As stated in the introduction, secondary chemical treatments are costly, toxic to the environment and operators, and slow the manufacturing process (Xie and Li, 2011). Additionally, since the chemical treatment must be applied, it must be reapplied over time or in the event of physical damage that may cause the film to fail. Coated super-hydrophobic aluminum surfaces have been shown to deteriorate in instances of anti-icing (Farhadi et al. , 2011) and physical abrasion (Arieta and Gawne, 1995). Development of super-hydrophobic aluminum surfaces that do not require additional coatings will remove all ill health, economical, and degenerative effects associated with modifying aluminum substrates with secondary substances. While pure, uncoated, super-hydrophobic metal surfaces maintain the functional properties of the initial metal surface, coated super-hydrophobic metal surfaces are reduced to operate within the functionality of the coating.

3 Experiments

3.1 Materials and Sample Preparation

Commercially available aluminum (purity > 99%) and brass plates were used as work pieces and cathodes, respectively. Untreated 25x12.5x2 mm3 aluminum plates were polished using 1500# SiC paper and ultrasonically cleaning in deionized water for 1.5 minutes and 6 minutes, respectively. After drying the aluminum plates with compressed air, the anodic aluminum and a cathodic brass plate were separated by a distance of 4 mm and electrochemically machined in 0.2 M aqueous NaClO3 solution with a constant 5 V potential difference for 250 seconds to 1000 seconds at room temperature. After machining, samples were ultrasonically cleaned for 6 minutes and dried with compressed air. Samples were then heated at 200° C to remove any remaining water from the aluminum surfaces and to allow the aluminum to reform a passivation layer, as direct atmospheric interaction is able to occur on the dried surface (Badawy et al. , 1999). An experimental schematic can be found in Figure 3.

Pulse Power Supply

Anode (Aluminum)

Electrolyte

Cathode (Brass)

Electrolytic Tank

Figure 3 ECSM Experimental setup with aluminum anode (work-piece) and brass cathode (tool).

3.2 Measurements

Surface morphology was analyzed at each step of the ECSM process using a scanning electron microscope (SEM, XL 30-ESEM D1398). Surface roughness Ra was measured using a profilometer (Mitutoyo Surftest SJ-410). The water droplet contact angle was measured according to the sessile drop test using a high speed camera (Olympus i-Speed 2) with angle measurement software. Images were taken at 60 frames per second. The average contact angle was determined by taking the average of three 5 ^l drops at different locations on the sample.

4 Results And Discussion

4.1 Processing Time

The effects of electrochemical machining time (processing time) were studied by varying the time in which aluminum samples were electrochemically modified while keeping all other conditions constant. Experimental process parameters can be found in Table 1. It was observed that as ECSM processing time increased, the roughness also increased, as shown in Figure 4 (a). After ECSM and prior to heat treatment droplets on the aluminum surfaces behaved according to the Wenzel model and demonstrated increased hydrophilicity as roughness was increased through longer processing times as shown in Figure 4 (b). However, after heat treatment at 200° C for 2 hours, droplets placed on the electrochemically modified surfaces behaved according the Cassie-Baxter model and transitioned to a super-hydrophobic state in Figure 4 (b).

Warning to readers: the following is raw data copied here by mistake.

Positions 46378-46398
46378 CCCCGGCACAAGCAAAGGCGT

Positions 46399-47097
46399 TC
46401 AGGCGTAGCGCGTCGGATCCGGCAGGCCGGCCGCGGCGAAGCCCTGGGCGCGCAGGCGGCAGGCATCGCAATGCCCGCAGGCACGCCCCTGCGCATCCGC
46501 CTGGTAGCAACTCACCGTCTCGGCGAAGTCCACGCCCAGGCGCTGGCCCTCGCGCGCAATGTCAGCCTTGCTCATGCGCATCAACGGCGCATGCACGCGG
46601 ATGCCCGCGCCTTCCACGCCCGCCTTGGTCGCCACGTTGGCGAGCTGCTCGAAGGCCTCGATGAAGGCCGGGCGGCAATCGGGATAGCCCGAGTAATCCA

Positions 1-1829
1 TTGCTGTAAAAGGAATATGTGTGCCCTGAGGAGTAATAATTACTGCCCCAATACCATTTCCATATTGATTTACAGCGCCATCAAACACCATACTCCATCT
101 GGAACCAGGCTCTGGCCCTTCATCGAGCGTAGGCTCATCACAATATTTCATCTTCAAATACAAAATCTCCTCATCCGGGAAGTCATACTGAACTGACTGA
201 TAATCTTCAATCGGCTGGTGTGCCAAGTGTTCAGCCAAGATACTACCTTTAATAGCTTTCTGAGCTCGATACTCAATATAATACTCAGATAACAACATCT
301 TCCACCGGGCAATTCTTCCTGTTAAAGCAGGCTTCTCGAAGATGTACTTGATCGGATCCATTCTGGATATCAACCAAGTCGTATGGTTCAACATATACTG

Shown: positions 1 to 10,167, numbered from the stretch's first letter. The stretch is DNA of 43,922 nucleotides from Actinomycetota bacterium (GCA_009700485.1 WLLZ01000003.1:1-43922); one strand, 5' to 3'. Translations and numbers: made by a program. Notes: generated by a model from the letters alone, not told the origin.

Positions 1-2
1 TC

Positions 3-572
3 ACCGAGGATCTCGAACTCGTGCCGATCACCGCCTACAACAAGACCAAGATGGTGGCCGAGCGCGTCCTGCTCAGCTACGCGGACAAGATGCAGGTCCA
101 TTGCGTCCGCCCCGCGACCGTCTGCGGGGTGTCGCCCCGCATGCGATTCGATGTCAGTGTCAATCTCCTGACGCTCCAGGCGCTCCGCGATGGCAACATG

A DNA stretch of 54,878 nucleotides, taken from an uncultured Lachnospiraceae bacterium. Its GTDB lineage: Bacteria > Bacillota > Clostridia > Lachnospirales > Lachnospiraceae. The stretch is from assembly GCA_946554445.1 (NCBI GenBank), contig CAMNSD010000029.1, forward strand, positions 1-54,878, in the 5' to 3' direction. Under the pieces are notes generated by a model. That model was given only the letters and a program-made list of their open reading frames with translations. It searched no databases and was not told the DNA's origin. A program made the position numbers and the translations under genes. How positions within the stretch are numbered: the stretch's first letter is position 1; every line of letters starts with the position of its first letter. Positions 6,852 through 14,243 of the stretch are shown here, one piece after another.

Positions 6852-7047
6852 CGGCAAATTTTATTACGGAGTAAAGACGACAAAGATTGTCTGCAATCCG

Table 1 Processing Time Experimental Parameters Parameter Value

Processing Time

NaClO3 Concentration

Gap Size

Potential

Full Duty Cycle

Pulse (on/off) Time

250 - 1000 seconds 0.2 M 4 mm 10 V 50%

0.5 ms/0.5 ms

-After ECSM

-After ECSM and Heat Treat

™ eco kb loco ECSM Processing Time (s)

200 400 S00 800 1000 1200 ECSM Processing Time (s)

Figure 4 Effect of processing time on (a) the roughness ofthe surface (b) the contact angles immediately after ECSM and after the heat treatment process

Figure 5 shows the photographs of the water droplets on untreated aluminum surfaces, polished aluminum surfaces, super-hydrophilic aluminum surfaces treated via ECSM prior to heat treatment, and super-hydrophobic aluminum surfaces treated via ECSM after heat treatment. It can be observed that untreated aluminum, while hydrophilic(0 = 80°,Ra = 0.283 pm), can be made more hydrophilic (0 = 56°,Ra = 0.169 jum) by smoothing the surface via polishing. Roughness profiles for each step of the process can be found in Figure 6.

(Super-Hydrophilic) (Super-Hydrophobic)

Ra = 0.283 Ra = 0.169 Ra = 16.922 Ra = 16.922

Figure 5 Roughness and wettability of an aluminum substrate throughout treatment. a) shows the wettability and roughness ofthe aluminum substrates prior to any processing. The wettability is increased in b) by reducing roughness through polishing with 1500 grit sandpaper. After ECSM c), an aluminum substrate exhibits super-hydrophilic behavior. Upon heating the aluminum substrates d), wettability transitions from super-hydrophilic to super-hydrophobic.

a) Evaluation Profile: Untreated

,!2Ja Ra = 0.2S0 jim

O 0 0 OS

tO 14 2* 2.» 10 »ft *9

Drive Distance [mm]

_ b> Evaluation Profile: Sanded (1500)

E " I------------

•M»«

q> o»

• S-0* Ra =0085 um

00 0» t

1.» 10 II SO SS 4 0

Drive Distance [mm] c) Evaluation Profile: After ECSM

V>M0 5-o

(1 . il [\ 1) , 1

iv M, \ll f\ 1l«A J\ A i v

111 \ 1 un « J J f w V ^ V ** V 11

Ra > 16.130 ym

Drive Distance [mm]

Figure 6 Roughness profiles for a) untreated, b) polished, and c) ECSM aluminum substrates are

shown.

After ECSM and before heating, aluminum surfaces exhibit super-hydrophilicity (0 = 0°,Ra = 16.922 jum). A droplet placed on the roughened sample quickly spreads through a large portion of the machined surface. The behavior observed at this stage of the machining process depicts the transition from the Wenzel model to the surface model in which the aluminum sample can be considered to be absorbent. SEM images of the modified aluminum surfaces at different processing times are presented in Figure 7. At lower processing times, the aluminum substrates have not been sufficiently modified